Opera Scotland

Madam Butterfly 1923British National Opera Company

Read more about the opera Madama Butterfly

With three performances in each tour there were two in Glasgow and one in Edinburgh in the spring, with an exact repeat in the autumn.  The most notable cast member is Maggie Teyte in the title role.  She was a famous Cherubino and, especially Mélisande, but her diminutive stature and touching acting ability made her an excellent Butterfly.

This season saw the company introducing a freshly thought out, and rather modern sounding, visual approach designed by Oliver Bernard.  It seems to have involved plain black draperies with smaller fixtures and fittings to provide several changes of scene and mood - quite a striking effect.

 

An Edinburgh View

The Scotsman of Friday, 9 March (p4) described the first of the six performances:

'From Aïda, the British National Opera singers last night turned to Madam Butterfly, with Miss Maggie Teyte as the heroine.  There have been many interesting impersonations in Edinburgh of the trusting and hapless Japanese girl, but none which reached the level of charm and côonviction attained by that of Miss Teyte.  The rôle is one which offers many temptations to exaggeration.  The pathos of the part, for example, can easily be overdone.  In Miss Teyte's inoersonation, however, there was an admirable reserve, and the unforced dignity of the tragic finale was singularly arresting.  It was a finished piece of dramatic art.  Vocally, the rendering was no less fine, for Miss teyte has a beautiful voice, which she uses with an unfailing skill and grace.

'The Suzuki of Miss Edith Clegg is now well known, and supplied an excellent foil to Miss Teyte's impersonation.  Mr Tudor Davies sang the delightful music allotted to the character in the first act with a fine expressiveness and Mr William Michael made an effective Consul.  The Goro of Mr Sydney Russell is one of the best amon his many excellent character studies, and last night it displayed the customary merit.  The Yamadori of Mr Raymond Ellis, Mr Frederic Collier as the Bonze, and Miss May Blyth as Kate Pinkerton, were all artistic.

'There was a new setting of the opera by Mr Oliver Bernard, with a background of dark curtains supplemented by a sufficiency of detail o suggest the character of each scene.  It supplied fine stage pictures, though it may be that Madam Butterfly, from its very nature, is perhaps better suited with the more familiar conventional staging.  In principle there is a great deal to be said in favour of the simple background, but it is not equally well adapted to every opera.

'Mr Aylmer Buesst conducted.'

 

Glasgow in Autumn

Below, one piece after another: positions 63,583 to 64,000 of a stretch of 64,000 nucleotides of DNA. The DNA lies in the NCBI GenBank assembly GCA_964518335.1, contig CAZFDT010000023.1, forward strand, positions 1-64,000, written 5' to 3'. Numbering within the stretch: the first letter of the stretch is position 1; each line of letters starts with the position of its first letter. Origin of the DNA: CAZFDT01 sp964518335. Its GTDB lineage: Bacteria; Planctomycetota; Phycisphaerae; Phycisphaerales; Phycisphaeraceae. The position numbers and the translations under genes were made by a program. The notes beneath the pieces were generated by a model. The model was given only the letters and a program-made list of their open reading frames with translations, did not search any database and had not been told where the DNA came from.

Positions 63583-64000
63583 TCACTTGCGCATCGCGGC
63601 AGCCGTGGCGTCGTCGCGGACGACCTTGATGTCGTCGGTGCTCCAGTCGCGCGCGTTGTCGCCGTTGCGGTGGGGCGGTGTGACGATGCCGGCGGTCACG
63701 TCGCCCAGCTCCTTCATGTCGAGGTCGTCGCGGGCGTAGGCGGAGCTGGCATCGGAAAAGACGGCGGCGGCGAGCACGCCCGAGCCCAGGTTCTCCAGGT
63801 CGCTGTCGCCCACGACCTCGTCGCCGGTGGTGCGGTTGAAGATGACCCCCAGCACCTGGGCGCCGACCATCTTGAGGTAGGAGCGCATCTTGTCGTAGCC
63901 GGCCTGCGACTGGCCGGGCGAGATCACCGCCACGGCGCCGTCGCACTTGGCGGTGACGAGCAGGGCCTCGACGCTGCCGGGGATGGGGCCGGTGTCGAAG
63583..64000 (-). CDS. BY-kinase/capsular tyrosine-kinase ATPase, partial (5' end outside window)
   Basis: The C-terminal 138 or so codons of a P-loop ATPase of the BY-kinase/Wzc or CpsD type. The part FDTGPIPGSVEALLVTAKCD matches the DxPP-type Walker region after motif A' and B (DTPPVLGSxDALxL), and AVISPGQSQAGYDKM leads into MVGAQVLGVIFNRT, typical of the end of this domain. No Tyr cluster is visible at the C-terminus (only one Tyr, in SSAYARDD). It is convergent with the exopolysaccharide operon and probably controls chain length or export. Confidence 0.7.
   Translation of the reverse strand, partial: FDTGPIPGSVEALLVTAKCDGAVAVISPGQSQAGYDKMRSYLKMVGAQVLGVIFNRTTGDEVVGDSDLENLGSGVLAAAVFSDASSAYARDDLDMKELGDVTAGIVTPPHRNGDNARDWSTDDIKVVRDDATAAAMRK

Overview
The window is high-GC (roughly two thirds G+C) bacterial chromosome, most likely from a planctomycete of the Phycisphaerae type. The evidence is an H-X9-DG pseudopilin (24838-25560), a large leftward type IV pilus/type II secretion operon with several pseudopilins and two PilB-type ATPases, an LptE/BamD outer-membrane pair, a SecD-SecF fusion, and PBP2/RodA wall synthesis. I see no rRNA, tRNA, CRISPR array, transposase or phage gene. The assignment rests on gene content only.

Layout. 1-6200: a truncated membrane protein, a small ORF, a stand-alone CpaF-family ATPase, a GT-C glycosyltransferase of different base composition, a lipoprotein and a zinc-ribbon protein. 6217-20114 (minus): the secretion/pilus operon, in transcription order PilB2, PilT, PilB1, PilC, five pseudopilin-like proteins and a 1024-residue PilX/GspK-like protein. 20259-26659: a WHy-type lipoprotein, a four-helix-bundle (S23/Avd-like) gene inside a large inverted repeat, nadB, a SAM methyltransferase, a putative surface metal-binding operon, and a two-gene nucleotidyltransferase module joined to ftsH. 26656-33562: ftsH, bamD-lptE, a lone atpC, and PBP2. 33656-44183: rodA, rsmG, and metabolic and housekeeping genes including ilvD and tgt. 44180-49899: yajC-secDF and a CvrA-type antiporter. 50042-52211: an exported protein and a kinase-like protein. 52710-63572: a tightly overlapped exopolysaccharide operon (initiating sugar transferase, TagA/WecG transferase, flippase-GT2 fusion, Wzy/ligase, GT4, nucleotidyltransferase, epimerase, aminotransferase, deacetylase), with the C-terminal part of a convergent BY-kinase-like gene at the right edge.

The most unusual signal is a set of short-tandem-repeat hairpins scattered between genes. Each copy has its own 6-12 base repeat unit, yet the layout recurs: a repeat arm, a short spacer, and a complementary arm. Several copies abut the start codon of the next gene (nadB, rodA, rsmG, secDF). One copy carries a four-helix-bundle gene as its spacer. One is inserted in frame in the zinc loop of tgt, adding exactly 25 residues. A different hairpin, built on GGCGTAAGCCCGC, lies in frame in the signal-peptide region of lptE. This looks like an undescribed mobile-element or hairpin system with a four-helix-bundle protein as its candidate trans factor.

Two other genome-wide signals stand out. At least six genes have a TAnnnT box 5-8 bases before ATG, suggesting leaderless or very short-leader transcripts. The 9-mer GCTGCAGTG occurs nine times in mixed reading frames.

The Glasgow Herald of Monday, 5 November (p5) reported on the previous Saturday evening's performance:

While the production of the new Puccini opera, Gianni Schicchi, is awaited with considerable curiosity, because it showsthe composer in a different vein from this of his earlier works, there is no doubt as to the popular appeal of the operas which first brought him fame.  Madame Butterfly, like La bohème a few nights ago, rew a splendid audience on Saturday evening.  With its tragic though somewhat sordid story opera-goers must now be quite familiar, for it has been told usually with really dramatic power by a succession of notable artists, but Butterfly constantly renews its spell.

'Puccini's music has plenty of colour, and while his method of treating his themes may not be always skilful, tending to stereotyped pattern, the themes at least have a glowing melodiousness, and when the voices are reinforced by strings in unison - a distinguishing feature of Puccini's orchestration - the music undoubtedly grips the listener.

'One can recall performances in which Madame Butterfly was undoubtedly first and the other personages in the drama a long way behind.  The gap was not so pronounced on Saturday night.  Miss Maggie Teyte, who was heard in this opera during the last visit of the National Company, looks the part as well as any Butterfly that Glasgow has seen, and though her acting was not quite convincing at all times, it was generally effective, the tragic denouement being particularly well done. On the vocal side Miss Teyte's resources were hardly so strong as to shine equally with Pinkerton's in the rapturous duet which ends the first act, and at other times the lack of sustained power in the higher register was noticeable.  Her voice, however, in less strenuous passages, had a pleasing character, and invariably her singing was in full sympathy with the mood of the  music.